Akeela and the Spelling Bee is a breath of fresh air. It is a beautiful story that focuses on a young girl gaining confidence and a sense of mastery through working hard, using her natural gifts, and an impressive display of resilience. There are good messages in the film. Every character set up to be a villain is ultimately redeemed by Akeela's unflappable grace and inability to be seduced by thoughts of retribution. You do have the death of a parent as part of the backstory, but it is not played up in that manipulative lets-traumatize-the-children Disney style. It is there as a necessary part of explaining Akeela's character and the complexities in her bond with her coach.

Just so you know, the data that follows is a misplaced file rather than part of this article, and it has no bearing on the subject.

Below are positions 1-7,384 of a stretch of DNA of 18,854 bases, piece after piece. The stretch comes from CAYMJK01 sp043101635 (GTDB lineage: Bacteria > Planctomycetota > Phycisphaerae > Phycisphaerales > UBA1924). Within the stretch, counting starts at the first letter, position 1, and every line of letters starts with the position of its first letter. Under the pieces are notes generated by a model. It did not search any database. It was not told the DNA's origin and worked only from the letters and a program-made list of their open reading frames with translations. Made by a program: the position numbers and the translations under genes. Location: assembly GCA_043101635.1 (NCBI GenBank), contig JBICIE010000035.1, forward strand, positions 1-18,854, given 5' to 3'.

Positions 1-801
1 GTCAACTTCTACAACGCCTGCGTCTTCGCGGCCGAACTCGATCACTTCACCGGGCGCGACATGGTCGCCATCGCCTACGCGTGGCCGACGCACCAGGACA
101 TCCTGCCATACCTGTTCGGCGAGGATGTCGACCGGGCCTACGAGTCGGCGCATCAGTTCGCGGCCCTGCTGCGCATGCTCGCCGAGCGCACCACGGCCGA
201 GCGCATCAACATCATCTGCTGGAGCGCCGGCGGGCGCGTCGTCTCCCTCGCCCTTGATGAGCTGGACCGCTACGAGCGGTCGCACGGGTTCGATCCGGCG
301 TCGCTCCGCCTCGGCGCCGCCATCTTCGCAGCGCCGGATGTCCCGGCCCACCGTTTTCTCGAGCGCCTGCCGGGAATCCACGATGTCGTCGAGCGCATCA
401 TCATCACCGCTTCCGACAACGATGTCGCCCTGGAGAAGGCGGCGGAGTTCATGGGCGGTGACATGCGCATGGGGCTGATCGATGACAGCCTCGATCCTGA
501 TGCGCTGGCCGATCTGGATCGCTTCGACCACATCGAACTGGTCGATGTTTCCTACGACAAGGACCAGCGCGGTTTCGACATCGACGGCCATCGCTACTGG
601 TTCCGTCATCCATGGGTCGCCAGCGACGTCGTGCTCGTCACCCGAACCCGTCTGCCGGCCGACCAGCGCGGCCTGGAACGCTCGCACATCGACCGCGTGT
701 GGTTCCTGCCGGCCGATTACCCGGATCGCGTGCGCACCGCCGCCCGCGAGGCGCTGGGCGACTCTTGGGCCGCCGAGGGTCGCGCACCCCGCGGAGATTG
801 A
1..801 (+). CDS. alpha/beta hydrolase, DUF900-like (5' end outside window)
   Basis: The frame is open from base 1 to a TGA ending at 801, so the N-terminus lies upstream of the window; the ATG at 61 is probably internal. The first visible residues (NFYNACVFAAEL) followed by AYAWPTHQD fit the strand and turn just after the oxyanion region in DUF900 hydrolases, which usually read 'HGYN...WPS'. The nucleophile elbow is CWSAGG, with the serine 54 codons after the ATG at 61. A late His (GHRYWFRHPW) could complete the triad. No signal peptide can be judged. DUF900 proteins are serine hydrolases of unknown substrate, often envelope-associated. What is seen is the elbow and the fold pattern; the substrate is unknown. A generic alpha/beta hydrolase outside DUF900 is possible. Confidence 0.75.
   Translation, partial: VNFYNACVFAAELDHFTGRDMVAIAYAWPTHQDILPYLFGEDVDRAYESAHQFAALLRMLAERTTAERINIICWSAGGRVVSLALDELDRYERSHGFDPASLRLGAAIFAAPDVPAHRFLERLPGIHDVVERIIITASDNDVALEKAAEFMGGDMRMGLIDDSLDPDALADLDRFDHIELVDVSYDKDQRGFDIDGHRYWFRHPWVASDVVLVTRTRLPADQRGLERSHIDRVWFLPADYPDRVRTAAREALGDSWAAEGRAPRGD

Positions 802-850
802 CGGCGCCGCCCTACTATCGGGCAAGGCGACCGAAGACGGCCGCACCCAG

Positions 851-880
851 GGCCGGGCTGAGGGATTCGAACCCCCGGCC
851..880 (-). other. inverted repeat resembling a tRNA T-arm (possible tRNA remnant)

And, you get montage sequences of Akeela cramming for the spelling bee. Not just one, but three. I always love that in a movie, when the music starts and you just see brief clips of the character studying in various settings. Many is the time in my own life that I gutted through exam preparation by dissociating to my own little montage sequence.
Some critics have focused on clichés in the movie. But they are not clichés to little kids who haven't spent the bulk of their time deconstructing cinema. And they aren't clichés to parents who can make a vicarious, playful connection with their kids and just take the movie at face value. In the end, your kids will love this movie and, if you let yourself get swept into it, you too will find yourself both inspired and entertained."
Maybe I Need to Watch More "Kid's Movies"
Tome Raider | California, United States | 07/03/2006
(5 out of 5 stars)